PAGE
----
Moving on to our securitized assets, our RMBS holdings are described on slides 36 and 37, and are limited to one-half of 1% of invested assets, with originations concentrated in years 2005 and prior. You will recall the majority of our impairment charges this quarter related to our RMBS holdings. These charges reflect an increase in the anticipated loss severities. The second chart on this slide reflects our prudent internal credit ratings for RMBS holdings, which are significantly more conservative than their current external ratings, and are reflected in both our reserves and our capital calculations.

Our ABS holdings described on slide 38 are highly diversified, highly rated, with over 95% rated AA and above. On slide 39, you can see our CMBS holdings which are of exceptional quality with over 90% rated AAA, virtually all of which is in the Super Senior tranches and well seasoned with 90% originated in 2005 and prior.

Moving out to our mortgage portfolio, we provided significant details on various holdings on the next two slides. Our commercial mortgages, as depicted on slides 41 and 42, have been conservatively underwritten and continue to have low loan-to-values and high debt service coverage ratios. The values reflected in our commercial mortgages' loan-to-value ratios, our conservative internal appraisals that are based on long-term sustainable values, and in recent years, these have generally been 10% to 15% lower than the external appraisals we receive.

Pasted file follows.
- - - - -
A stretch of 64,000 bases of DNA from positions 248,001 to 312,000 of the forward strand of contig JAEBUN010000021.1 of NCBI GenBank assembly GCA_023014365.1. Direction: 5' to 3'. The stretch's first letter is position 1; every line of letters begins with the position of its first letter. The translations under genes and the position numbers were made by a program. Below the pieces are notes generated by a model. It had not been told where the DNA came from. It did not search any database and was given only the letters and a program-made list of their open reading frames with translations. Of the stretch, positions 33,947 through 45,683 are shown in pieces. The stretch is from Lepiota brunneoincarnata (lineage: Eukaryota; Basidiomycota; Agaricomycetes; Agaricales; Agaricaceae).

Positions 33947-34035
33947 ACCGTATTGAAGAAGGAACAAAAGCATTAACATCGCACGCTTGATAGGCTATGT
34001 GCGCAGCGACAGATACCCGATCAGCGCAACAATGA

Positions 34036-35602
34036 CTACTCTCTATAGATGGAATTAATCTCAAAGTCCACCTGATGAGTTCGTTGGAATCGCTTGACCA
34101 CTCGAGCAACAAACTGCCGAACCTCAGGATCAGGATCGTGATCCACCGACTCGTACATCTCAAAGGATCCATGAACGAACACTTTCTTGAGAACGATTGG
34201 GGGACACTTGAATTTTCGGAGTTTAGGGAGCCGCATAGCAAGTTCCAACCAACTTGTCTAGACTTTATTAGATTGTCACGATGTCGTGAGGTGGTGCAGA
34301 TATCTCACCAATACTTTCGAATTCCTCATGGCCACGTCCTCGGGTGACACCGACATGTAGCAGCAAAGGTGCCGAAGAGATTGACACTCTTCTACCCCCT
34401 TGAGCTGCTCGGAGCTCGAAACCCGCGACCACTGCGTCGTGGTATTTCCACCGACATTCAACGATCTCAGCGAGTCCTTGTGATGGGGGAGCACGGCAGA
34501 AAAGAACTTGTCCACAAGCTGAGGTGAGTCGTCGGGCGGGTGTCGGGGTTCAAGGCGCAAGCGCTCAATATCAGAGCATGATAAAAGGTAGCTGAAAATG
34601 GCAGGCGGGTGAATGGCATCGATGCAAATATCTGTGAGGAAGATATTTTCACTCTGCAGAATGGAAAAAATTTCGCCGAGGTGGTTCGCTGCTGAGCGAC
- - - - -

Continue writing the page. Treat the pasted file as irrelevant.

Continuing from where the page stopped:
Canadian residential mortgages on slide 43, includes high-quality residential mortgages issued by Manulife Bank in Canada, the majority of which are insured by CMHC, a federal government agency. Of the exposures not [uninsured], the average loan-to-value was only 30%, and all residential mortgages are Canadian exposures.

The final component of our mortgage portfolio, are agricultural loans, and as shown on slide 44, these loans are well diversified by business type and geography. Slide 45 shows our commercial real estate portfolio that mostly consists of unlevered, high-quality urban office towers, concentrated in cities with highly diverse economies. The real estate portfolio continues to benefit from high occupancy rates, with less than 5% of leases subject to renewal in '09.